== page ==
Tag Archives: Hikiing

Hoerikwaggo Trail History & Present (part 1)

Hoerikwaggo Trail – History & Current Situation

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Hoerikwaggo Trail start – Cape Point

The idea for a hiking trail running the down the spine of the Table Mountain chain was probably dreamed about by many enthusiastic hikers over the years. It was first seriously thought about during the nineties and finally planning started in the early part of the new millennium. The original idea was to create a backpacking trail supported by a series of strategically situated camps.

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The goal – Table Mountain

Further investigation resulted in the proposal to establish four different trails:

  • the first, a guided trail adhering to the original plan, with the trail starting in Cape Point (Cape of Good Hope Nature Reserve) and finishing on Table Mountain;
  • a second, unguided trail using the same route in reverse;
  • a third, shorter, three day trail aimed at the top end ‘slackpacking’ market, using refurbished accommodation at the Platteklip Wash House and Overseers Cottage and the existing paths to finish in Kirstenbosch Botanical Gardens;
  • finally a two day one night, educational trail for community, youth & school groups using the Peoples Bungalow on the Back Table.
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The finish – Platteklip Gorge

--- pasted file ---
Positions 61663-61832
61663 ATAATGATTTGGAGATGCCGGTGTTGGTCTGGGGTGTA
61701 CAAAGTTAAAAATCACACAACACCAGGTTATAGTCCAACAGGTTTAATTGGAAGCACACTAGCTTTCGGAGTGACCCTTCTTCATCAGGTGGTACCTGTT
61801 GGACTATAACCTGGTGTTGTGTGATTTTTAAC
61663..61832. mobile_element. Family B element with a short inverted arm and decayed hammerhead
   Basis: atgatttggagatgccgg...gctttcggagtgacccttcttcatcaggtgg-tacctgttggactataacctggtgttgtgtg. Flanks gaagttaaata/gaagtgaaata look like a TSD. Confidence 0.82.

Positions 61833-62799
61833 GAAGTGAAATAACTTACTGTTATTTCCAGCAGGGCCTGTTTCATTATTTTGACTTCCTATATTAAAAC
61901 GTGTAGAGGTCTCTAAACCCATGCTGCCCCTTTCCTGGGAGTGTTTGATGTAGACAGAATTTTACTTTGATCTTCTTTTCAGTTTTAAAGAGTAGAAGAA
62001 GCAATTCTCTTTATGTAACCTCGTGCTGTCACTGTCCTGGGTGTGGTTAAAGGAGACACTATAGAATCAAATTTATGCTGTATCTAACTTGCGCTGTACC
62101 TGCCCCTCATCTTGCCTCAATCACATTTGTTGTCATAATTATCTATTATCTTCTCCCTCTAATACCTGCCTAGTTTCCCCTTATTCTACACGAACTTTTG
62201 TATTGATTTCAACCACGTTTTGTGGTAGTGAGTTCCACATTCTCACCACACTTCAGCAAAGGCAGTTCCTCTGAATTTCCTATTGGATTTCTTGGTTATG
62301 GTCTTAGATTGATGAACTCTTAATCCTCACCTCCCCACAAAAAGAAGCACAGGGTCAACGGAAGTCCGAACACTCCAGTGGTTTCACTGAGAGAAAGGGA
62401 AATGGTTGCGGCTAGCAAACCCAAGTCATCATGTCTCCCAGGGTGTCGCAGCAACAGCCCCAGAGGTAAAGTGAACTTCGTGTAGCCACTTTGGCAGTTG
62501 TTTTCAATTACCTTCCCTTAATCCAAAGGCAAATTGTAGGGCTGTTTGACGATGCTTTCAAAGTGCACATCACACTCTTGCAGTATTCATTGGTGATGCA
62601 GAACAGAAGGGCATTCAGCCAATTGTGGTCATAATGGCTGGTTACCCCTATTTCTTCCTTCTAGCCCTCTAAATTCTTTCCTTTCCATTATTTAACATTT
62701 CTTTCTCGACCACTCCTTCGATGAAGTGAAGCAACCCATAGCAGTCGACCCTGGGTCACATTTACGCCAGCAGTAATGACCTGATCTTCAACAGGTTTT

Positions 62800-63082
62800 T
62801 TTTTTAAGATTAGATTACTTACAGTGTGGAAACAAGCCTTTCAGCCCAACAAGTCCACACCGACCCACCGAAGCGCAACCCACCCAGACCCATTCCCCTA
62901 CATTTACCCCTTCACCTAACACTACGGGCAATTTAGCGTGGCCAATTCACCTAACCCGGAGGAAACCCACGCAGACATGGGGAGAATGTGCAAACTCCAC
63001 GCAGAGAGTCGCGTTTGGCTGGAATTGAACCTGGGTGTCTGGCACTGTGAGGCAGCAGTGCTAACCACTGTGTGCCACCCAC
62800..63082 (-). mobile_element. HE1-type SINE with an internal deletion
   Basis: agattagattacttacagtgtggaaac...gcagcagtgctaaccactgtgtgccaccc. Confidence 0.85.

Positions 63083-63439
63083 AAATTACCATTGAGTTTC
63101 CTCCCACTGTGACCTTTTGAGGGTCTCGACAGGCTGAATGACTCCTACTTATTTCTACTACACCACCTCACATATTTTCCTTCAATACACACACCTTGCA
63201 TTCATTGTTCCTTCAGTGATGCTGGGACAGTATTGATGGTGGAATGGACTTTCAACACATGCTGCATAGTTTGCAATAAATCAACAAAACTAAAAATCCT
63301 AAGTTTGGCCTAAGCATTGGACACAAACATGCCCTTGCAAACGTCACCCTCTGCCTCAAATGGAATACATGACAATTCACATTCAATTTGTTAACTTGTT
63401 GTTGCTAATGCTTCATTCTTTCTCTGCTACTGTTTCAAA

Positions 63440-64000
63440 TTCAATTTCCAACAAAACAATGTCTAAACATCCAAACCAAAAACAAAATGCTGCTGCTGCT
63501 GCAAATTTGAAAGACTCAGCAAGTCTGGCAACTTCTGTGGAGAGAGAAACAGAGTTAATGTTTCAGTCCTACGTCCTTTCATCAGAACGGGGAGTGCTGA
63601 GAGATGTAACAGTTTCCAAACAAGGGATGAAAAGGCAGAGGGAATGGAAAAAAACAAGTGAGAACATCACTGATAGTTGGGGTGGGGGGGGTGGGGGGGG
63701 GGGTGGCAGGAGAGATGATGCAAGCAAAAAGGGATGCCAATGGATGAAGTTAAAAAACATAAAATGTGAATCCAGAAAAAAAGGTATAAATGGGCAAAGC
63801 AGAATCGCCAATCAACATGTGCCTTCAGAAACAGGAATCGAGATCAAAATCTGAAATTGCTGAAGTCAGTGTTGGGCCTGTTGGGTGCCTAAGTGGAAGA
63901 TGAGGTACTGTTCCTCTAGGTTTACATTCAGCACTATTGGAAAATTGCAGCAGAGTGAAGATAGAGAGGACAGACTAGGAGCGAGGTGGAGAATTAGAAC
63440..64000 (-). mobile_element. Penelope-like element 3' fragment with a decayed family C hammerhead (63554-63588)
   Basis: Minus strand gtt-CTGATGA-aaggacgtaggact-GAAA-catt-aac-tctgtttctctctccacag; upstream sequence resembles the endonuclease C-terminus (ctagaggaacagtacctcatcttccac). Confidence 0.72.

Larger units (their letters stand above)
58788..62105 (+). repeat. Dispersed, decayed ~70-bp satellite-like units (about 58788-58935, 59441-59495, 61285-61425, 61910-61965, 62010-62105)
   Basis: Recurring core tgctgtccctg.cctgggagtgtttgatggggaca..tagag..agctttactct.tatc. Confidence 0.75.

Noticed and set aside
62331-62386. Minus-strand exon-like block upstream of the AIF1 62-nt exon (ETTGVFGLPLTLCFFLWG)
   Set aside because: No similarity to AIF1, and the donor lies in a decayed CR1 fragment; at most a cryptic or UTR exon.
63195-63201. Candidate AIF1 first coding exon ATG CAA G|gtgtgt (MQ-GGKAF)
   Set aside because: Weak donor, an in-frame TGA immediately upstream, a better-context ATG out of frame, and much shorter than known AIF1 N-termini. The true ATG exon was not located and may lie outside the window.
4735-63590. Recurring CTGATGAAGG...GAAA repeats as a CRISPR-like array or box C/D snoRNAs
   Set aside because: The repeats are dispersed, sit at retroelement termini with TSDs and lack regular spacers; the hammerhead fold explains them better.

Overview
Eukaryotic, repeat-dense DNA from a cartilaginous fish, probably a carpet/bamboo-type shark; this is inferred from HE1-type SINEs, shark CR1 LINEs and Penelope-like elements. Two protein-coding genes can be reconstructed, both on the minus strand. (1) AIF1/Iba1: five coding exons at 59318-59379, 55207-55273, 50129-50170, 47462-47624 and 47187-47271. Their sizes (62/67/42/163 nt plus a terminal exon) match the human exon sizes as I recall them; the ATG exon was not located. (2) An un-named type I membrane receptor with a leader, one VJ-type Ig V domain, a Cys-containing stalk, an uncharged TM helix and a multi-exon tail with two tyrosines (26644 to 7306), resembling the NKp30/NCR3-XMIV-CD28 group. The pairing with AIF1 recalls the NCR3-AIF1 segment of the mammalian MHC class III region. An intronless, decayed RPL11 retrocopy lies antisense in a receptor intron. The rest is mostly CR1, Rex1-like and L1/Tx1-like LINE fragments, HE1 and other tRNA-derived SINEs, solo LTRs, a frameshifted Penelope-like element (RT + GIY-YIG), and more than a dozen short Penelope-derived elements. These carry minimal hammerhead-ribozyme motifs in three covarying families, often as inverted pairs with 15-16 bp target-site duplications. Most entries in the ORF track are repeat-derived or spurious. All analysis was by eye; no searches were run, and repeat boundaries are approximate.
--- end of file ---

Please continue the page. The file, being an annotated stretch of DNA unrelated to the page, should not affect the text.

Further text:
Although the trails were to be separate trails, with separate routes and separate accommodation facilities, they were all to be marketed and operated under the name Hoerikwaggo Trails.

Hoerikwaggo is the original Khoi Khoi name for Table Mountain, meaning the ‘Mountain in the Sea’ or ‘Sea Mountain’. The Khoi Khoi were the indigenous inhabitants of the Cape at the time of the establishment of the settlement by the Dutch East India Company in 1652.

Table Mountain Trial

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Platteklp Wash House – luxury hiking

The third option, initially named as the ‘White Cloud Trail’, was the first to become operational, with the refurbishment of the Platteklip Wash Houses, above van Riebeeck Park, on the boundary of the Cape Town city bowl suburb of Oranjezicht. The venue has great historical significance and was tastefully refurbished and redecorated to provide comfortable accommodation for up to sixteen hikers. The original trail started in the V&A Waterfront and included an historical guided tour through the Waterfront, the City, the Company Gardens and the suburbs on the lower slopes of Table Mountain, finishing at the overnight venue in time for rest, drinks and dinner.

Overseers Cottage

Hiking trail comfort – Overseers Cottage

On the final day, included an exploration of the Back Table and the historic reservoirs, with a visit to the site of the original construction cable way docking station at Kasteelspoort. This includes magnificent the views over the Atlanitic Coast and Camps Bay. The finish was in Kirstenbosch Botanical Gardens.

This trail was opened in 2005 as a fully catered trail, with guiding provided by specially trained ‘Hoerikwaggo’ guides. The accommodation was fully serviced, with white linen, warm duvets and hot showers. Unfortunately it did not attract quite the attention it deserved and after undergoing various adaptations the accommodation was converted to self-catering facilities at some stage during 2009.

Current situation